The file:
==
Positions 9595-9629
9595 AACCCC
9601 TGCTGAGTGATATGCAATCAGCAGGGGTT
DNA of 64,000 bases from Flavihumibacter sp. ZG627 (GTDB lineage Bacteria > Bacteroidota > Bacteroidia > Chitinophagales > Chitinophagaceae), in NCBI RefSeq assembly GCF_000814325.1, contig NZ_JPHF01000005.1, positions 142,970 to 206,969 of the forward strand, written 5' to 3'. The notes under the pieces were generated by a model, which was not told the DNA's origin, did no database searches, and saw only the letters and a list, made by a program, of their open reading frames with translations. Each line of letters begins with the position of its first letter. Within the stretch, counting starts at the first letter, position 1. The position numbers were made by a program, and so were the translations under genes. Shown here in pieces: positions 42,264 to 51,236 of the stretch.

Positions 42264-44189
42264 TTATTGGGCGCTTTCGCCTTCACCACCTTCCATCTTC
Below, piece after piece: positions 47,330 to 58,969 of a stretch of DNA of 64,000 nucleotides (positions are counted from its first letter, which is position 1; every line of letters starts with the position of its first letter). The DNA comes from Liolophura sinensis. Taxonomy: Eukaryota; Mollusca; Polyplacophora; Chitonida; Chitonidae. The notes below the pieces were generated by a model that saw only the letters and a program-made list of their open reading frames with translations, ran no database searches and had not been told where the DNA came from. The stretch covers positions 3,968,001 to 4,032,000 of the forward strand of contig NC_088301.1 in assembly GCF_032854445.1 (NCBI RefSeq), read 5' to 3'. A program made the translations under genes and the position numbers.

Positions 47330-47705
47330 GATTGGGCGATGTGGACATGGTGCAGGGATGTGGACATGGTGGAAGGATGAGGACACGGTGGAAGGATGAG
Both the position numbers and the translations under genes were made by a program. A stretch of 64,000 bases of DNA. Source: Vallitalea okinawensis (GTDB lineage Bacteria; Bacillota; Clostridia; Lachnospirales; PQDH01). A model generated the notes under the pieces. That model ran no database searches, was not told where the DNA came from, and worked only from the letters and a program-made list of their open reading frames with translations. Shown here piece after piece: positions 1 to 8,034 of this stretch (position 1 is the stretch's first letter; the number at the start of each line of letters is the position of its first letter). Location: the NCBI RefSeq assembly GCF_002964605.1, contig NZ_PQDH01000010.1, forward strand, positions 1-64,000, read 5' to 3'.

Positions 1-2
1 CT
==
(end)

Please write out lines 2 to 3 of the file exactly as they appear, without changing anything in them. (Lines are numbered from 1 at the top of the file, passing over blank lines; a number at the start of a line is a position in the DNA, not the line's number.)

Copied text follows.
9595 AACCCC
9601 TGCTGAGTGATATGCAATCAGCAGGGGTT